How the financial markets affect your staff
It happens eventually to those in a position of authority or rank. Above all the day-to-day managing, strategy and tactics, leaders must bring something additional to work: presence. This presence — the ability to consistently exude confidence, calm and posture — is oftentimes what separates a successful organization from unsuccessful ones. And it is what causes your staff to look toward you, the leader, for more than just work-related discipline and direction. They also look to you for leadership during today’s volatile and confusing financial times.
Aside from the potential liabilities present in advising an employee on financial matters, your credibility with your entire staff is on the line. In any organization, word travels fast. Your response to a seemingly harmless financial question or two can dent your leadership armor permanently, unless you deliver it properly.
First, understand your staff is more nervous than you. The days of pensions and corporate ladder climbing have been replaced by 401(k)s and the need for an ever-updated resume. Technology has not only ruled many jobs obsolete, but it has also created smartphones that notify the entire world of corporate layoffs in an instant. Your employees live in an environment that is constantly changing. To them, the world of finance is not only foreign, but it creates even more uncertainty and stress.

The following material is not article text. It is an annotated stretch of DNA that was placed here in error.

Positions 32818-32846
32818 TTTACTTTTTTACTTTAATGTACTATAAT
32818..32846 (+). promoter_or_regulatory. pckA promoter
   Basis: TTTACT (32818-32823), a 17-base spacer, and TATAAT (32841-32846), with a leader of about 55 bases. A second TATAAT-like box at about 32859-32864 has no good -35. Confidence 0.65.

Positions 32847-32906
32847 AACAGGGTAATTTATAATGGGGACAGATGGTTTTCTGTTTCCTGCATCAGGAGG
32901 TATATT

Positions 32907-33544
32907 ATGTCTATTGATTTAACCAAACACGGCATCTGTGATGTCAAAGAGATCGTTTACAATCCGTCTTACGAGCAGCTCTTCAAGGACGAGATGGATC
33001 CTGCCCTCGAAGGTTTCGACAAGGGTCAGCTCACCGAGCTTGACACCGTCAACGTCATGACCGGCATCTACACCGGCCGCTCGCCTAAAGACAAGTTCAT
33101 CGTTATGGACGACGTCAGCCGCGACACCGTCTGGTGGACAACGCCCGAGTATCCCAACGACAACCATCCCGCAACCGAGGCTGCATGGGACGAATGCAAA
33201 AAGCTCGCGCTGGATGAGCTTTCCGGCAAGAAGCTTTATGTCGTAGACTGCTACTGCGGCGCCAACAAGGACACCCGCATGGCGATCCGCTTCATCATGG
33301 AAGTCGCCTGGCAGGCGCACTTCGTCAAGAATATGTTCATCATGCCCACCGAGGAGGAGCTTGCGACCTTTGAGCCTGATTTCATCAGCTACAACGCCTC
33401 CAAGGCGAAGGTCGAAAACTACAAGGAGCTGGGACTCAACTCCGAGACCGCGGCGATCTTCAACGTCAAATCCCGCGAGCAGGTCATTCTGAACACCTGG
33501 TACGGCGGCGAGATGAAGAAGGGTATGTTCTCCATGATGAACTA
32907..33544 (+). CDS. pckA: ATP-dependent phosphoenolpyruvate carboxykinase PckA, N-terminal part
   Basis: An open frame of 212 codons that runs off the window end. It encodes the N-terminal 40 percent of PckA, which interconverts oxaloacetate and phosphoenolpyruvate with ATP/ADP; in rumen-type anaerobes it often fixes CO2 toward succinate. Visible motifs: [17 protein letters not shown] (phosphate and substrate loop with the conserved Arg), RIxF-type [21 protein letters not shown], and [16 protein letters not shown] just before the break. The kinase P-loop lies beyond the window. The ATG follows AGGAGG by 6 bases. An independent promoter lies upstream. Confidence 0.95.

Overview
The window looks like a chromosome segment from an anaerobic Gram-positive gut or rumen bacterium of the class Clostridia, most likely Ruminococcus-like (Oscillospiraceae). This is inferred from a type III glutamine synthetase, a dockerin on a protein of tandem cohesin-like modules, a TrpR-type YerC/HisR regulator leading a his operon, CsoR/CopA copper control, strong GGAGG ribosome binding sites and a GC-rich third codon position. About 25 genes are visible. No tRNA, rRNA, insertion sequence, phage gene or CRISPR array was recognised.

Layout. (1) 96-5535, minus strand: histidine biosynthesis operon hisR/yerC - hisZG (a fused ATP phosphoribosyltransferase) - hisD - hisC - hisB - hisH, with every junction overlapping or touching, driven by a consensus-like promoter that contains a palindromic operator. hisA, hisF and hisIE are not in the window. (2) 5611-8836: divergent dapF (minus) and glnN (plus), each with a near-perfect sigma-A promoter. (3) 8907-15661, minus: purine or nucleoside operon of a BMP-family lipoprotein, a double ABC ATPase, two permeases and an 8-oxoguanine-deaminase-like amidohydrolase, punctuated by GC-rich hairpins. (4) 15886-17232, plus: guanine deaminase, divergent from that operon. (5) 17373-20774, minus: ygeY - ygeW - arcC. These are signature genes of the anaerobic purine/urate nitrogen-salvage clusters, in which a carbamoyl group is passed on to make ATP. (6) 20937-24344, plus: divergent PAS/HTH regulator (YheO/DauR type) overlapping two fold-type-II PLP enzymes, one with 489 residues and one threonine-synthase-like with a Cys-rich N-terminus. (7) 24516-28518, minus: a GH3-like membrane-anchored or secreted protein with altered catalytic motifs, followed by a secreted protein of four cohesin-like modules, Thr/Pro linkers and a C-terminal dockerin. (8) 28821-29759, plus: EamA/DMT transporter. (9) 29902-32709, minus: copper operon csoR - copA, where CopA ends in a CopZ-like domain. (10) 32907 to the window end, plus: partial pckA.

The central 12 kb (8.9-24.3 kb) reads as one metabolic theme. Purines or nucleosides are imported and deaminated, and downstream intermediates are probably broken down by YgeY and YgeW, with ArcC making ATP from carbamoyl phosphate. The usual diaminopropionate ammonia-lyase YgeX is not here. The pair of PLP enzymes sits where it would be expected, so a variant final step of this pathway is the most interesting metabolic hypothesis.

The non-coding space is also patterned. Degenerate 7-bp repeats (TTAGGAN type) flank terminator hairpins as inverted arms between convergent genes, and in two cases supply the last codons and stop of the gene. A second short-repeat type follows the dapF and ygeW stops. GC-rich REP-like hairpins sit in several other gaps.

Second, recognize where you can make the greatest impact. If your employee is asking a personal financial question, it isn’t because they have more money than Bill Gates. Rather, the severity of their financial circumstances has passed the point of silence, compelling them to finally speak up. This is not the time for a hot stock or mutual fund you think will pop. Preach prudence. Use your position to aid staff in being honest with themselves and helping them assess their situation and associated risks. Your calm, realistic attitude will do more than any quick tip or heightened knowledge.
Third, know your limits. It may be inappropriate for you to give significant financial advice to an employee, and you may not be good at it. You may be a professional, but are you a professional investment adviser or financial planner? The most effective way to yield your position of authority is by openly admitting weakness. Telling your employees, “I don't know,” may be the ultimate display of leadership. There is a big difference between guidance and advice. Don't be the expert, refer them to one.
As a leader in your company, your words weigh heavy. By being honest and providing calm, assertive direction, you will improve your staff's financial circumstances and strengthen your role as the leader of the organization.
Jonathan Citrin is founder and CEO of CitrinGroup (www.citringroup.com), an investment advisory firm located in Birmingham, Mich. He is an adjunct professor of finance in the School of Business Administration at Wayne State University.